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Manchester loan company reprimanded for 'scaremongering' ad talking up Brexit food shortage fears

  • Cash On Go breached Advertising Standards Agency code
  • Company sent out an email encouraging people to stockpile for Brexit
  • Email suggested customers take out a short term loan to stockpile food

A Manchester company has been reprimanded by the Advertising Standards Agency (ASA) for an sending out an 'irresponsible' email advert encouraging people to take out loans so they could stockpile food for Brexit.

Cash On Go Ltd, trading as peachy.co.uk, sent out an email to customers recommending short-term loans to prepare for the possible consequences of Brexit, such as food shortages.

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In the main body of the email sent to customers, it was claimed: "No one really knows what’s going on with this whole Brexit malarkey … and some say it could affect the amount of food available." 

Other statements relating to food shortages and uncertainty over Brexit and the future followed.

Bold text stated: “In case of emergency press here” and offered a promotional discount. Smaller text stated: “We’ll never tell you to take a loan - credit decisions should only be made after careful consideration.”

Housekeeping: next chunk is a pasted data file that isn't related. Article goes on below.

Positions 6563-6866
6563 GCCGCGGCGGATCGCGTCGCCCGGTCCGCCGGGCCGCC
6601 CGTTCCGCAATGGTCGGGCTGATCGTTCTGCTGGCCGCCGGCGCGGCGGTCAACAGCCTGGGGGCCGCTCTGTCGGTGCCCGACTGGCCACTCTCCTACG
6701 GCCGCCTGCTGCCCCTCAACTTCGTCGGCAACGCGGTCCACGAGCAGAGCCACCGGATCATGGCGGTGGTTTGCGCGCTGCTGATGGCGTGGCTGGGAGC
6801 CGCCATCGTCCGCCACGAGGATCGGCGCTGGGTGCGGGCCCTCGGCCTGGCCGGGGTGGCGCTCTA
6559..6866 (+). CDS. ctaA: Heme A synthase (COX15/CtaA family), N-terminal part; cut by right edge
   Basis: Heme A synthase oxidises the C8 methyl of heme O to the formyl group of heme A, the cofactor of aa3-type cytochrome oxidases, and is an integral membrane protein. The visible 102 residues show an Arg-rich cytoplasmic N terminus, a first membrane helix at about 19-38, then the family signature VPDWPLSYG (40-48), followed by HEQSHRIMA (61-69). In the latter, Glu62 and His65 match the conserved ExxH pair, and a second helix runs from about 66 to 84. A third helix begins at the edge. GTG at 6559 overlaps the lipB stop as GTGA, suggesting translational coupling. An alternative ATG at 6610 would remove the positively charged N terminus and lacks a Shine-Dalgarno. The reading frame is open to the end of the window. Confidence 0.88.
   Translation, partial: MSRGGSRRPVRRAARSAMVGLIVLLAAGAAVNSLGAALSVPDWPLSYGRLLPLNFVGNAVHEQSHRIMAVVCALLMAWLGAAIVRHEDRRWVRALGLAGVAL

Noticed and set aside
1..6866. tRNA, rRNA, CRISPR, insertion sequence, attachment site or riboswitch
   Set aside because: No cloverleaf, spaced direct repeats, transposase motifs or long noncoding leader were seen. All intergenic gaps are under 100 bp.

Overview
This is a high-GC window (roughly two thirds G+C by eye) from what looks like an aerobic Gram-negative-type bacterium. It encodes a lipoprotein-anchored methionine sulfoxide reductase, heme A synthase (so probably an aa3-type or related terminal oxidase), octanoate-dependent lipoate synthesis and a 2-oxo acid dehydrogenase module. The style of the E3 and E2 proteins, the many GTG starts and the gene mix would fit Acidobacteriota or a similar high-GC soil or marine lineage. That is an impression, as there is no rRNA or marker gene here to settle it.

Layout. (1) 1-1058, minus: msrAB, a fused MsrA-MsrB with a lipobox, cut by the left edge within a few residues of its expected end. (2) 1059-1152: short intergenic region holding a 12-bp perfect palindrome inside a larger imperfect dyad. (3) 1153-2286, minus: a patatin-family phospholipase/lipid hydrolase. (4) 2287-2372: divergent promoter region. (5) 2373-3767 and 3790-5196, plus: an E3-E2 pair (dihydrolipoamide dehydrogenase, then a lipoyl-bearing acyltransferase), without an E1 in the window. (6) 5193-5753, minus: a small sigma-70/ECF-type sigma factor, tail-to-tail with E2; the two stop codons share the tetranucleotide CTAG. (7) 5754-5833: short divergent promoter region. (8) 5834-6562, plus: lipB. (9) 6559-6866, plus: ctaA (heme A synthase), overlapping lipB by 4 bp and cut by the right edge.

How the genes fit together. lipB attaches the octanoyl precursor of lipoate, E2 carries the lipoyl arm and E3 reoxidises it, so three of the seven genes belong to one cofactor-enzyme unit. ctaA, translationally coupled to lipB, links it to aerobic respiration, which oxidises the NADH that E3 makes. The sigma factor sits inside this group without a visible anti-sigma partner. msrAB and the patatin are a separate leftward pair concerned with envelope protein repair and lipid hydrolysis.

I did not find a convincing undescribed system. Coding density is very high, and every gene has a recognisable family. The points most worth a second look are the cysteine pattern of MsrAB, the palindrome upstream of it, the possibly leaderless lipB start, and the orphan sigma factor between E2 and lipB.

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The ASA found that although the tone of the email was lighthearted and the smaller text did give customers genuine advice, the email was irresponsible.

The ASA's reason for upholding the complaint was: "We considered that the ad’s references to possible food shortages and the stockpiling of food were likely to play on some people’s concerns regarding Brexit, including financially vulnerable consumers who were already struggling or worrying about their financial situation.

We therefore concluded that the ad was irresponsible

Cash On Go, which is based in King Street, was told the ad in question must not appear in the same form again.

The ASA added that the company must "ensure future ads did not send an irresponsible message about debt to readers by, for example, putting emotional pressure on them to take out a short-term loan."

The ASA's full ruling can be read here.

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